European eel on the agenda of the CITES CoP 14

Nimfea Association – as a member organization of the CEEWEB CITES Working Group - developed a short position paper in support of the proposal of the European Community to include the European eel (Anguilla anguilla) in Annex II of the Convention on International Trade in Endangered Species of Wild Fauna and Flora. Please read the main conclusions.

   The European eel {Anguilla anguilla (LINNAEUS, 1758)} – the only representative of the family Anguillidae living in Europe – has faced serious difficulties in the recent decades. Threatening factors include changes in ocean currents affecting migration, habitat loss, pollution, the impact of invasive species and local fishing, and also international trade, as the European eel plays is commercially important as food. Therefore it is strongly recommended to introduce more rigorous regulation in order to improve its ecological conditions.
    In 1980, the European Committee for the Conservation of Nature and Natural Resources of the Council of Europe classified the eel as “vulnerable”. The International Council for the Exploration of the Sea (ICES) considers the European Eel "outside safe biological limits" in the context of the Agreement for the implementation of the provisions of the United Nations Convention of the Law of the Sea of 10 December 1982 relating to the conservation and management of straddling fish stocks and highly migratory fish stocks.
    The life cycle and migration routes of European eels are not exactly known. They spawn in the Western part of the Atlantic Ocean, in the Sargasso Sea, in a depth of about 100-200 meters. The hatching larvae (leptocephalus larvae) are 5 mm long, shaped like a willow-leaf. They arrive to the European shores in about two years drifting with the ocean streams. In the meanwhile they change to the so-called ‘glass eel’ state, with a transparent, cylindrical body. Their pigmentation develops gradually: it takes another year to turn into ‘bronze/yellow eels’, while traveling upstream on the rivers. Their inland water life phase begins. This state lasts for 1-2 decades, until becoming sexually mature (the ‘silver ell’ state), when their seaward migration starts. Thanks to their good adaptability and strong migration aptitude, European eels could be found in larger and smaller rivers as well, and also in various lakes, river arms and larger channels – eels were common in all kinds of inland waters.
     Originally this species is common in the European shores of the Atlantic Ocean and the Mediterranean Sea; it is rare in the Black Sea and its rivers, but it is definitely autochthonous.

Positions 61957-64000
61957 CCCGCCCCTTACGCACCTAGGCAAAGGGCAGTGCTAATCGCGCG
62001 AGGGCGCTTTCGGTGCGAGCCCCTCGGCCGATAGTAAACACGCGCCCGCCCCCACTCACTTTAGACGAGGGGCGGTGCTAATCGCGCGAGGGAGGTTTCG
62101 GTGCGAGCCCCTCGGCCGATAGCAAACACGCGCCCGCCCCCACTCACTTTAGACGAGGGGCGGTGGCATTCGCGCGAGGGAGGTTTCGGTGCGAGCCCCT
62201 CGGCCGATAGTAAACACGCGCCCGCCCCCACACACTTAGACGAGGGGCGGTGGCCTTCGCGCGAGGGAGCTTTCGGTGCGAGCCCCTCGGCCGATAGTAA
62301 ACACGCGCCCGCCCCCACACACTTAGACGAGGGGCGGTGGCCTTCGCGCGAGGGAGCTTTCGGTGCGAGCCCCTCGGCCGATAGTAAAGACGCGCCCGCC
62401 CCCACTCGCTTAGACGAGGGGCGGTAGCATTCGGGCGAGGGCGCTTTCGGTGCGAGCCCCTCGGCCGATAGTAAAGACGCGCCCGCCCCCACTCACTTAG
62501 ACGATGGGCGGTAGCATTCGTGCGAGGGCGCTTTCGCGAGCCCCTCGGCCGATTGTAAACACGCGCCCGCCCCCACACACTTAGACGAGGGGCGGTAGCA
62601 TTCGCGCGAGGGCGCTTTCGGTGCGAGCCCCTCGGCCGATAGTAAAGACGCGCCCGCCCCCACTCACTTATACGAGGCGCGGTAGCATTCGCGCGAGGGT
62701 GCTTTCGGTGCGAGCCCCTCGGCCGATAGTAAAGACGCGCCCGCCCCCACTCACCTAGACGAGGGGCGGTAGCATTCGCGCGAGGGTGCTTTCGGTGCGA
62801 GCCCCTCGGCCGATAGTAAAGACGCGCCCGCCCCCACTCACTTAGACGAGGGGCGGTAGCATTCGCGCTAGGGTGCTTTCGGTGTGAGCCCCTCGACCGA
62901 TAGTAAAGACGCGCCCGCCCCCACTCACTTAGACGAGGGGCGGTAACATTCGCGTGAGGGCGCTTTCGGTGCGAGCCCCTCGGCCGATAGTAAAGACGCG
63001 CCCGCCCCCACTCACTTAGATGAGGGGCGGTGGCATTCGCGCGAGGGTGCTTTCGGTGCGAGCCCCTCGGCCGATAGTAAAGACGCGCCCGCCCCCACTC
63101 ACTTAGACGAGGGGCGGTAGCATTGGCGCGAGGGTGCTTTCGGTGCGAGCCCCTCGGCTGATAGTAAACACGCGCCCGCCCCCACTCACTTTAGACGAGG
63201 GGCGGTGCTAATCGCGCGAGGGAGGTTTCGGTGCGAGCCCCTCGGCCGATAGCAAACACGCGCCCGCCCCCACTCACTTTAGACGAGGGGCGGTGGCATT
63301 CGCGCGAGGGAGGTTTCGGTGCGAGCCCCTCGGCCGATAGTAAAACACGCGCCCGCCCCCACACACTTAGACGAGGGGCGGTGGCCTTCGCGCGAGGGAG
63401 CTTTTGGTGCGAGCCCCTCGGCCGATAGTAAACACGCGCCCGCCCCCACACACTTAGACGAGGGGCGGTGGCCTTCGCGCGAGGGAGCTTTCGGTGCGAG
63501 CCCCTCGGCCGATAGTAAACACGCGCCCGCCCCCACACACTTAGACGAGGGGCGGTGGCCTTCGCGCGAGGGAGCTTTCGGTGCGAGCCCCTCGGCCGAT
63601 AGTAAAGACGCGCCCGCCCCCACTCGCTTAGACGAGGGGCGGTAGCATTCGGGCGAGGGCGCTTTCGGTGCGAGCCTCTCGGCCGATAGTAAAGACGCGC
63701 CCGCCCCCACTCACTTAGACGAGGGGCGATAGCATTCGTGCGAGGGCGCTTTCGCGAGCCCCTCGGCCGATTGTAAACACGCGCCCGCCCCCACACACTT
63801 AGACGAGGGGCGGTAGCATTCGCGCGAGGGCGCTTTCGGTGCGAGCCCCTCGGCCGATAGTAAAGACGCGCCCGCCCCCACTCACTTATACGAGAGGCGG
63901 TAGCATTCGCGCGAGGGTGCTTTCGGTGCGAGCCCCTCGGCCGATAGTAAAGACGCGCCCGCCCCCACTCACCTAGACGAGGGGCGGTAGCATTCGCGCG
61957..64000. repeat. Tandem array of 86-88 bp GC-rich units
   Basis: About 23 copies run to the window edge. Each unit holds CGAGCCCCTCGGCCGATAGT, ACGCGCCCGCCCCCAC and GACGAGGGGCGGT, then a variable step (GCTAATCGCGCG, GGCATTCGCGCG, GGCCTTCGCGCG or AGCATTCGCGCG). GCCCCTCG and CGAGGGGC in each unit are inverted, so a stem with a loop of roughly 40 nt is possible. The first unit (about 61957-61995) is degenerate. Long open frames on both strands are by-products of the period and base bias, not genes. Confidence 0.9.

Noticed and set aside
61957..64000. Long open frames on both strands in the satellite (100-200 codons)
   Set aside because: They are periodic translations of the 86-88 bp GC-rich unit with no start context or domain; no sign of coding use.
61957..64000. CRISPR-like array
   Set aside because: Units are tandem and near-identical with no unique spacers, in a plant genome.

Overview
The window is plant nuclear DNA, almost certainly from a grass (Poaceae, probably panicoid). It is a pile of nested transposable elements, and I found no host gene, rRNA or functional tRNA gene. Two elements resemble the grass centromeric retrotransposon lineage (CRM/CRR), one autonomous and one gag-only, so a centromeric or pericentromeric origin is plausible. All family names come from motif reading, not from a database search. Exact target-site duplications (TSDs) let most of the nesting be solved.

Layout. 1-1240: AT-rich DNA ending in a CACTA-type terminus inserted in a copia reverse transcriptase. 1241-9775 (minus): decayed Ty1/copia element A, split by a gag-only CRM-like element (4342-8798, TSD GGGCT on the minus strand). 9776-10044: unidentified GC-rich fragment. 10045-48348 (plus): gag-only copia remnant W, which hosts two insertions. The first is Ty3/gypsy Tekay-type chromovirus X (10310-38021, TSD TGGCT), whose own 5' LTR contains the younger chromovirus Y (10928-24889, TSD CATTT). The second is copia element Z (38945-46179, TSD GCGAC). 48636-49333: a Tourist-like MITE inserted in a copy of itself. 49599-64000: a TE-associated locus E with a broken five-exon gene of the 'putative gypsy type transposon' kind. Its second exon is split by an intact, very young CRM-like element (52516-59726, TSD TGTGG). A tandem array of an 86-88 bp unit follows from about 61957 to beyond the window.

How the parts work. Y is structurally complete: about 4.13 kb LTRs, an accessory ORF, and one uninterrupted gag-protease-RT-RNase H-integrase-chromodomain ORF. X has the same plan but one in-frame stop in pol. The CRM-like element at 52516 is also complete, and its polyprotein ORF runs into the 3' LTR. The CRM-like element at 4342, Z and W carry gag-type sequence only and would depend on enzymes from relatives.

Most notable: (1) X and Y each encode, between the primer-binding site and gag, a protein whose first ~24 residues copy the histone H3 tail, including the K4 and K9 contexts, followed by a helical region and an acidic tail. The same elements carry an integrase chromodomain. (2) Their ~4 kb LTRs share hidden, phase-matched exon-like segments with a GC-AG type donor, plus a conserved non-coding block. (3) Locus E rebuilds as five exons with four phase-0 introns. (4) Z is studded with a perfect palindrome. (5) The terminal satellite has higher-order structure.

The regional eel population has come close to becoming extinct as a result of the regulation of rivers, the Iron Gate on the Danube and massive dying of the last decade. Due to the specific development cycle of the eel (catadromous species), it has become more and more difficult for the progeniture to return to its natural habitats, partly because of the regulation, dams and other interventions in the catchment area, and partly because of the higher pollution levels. Similar to sturgeons (Acipenseridae), the self-sustaining populations of eels are victims of river management practices.
On the Western European market there is a significant demand for eels (glass, yellow and silver eels are favoured in different regions). Eel fishing provides a crucial income for over 25,000 fishermen.
European eel populations are also used as the basis for Asian eel aquaculture. Most of the captive bred eel production is based on catching and rearing wild-caught juvenile “glass eels”. More than 90% of the world production of eels is cultured in Asia. Especially Chinese eel farms use European glass eels for breeding. Beside exports, eel poaching also exists, particularly in southern Europe.
    Considering its economic profitability, commercial and recreational fisheries tried to counteract this tendency with artificial populations. As a result, eels were caught by anglers in a higher proportion for a short period. Nevertheless, currently natural populations are in decline, as over-fishing is also posing a threat to eel populations, beside the changes in the integrity of river systems. As a result of these complex factors, the species became endangered.
For the preservation of the species, the introduction of effective restrictive, control and conservation measures are recommended. In the long term the only solution is the restoration of rivers acting as an ecological corridor, in accordance with the approach of the Water Framework Directive of the European Union.

Further reading:

CEEWEB CITES Working Group

Webpage of CITES:

Eel stocks dangerously close to collapse

Eels: their harvest and trade in Europe and Asia


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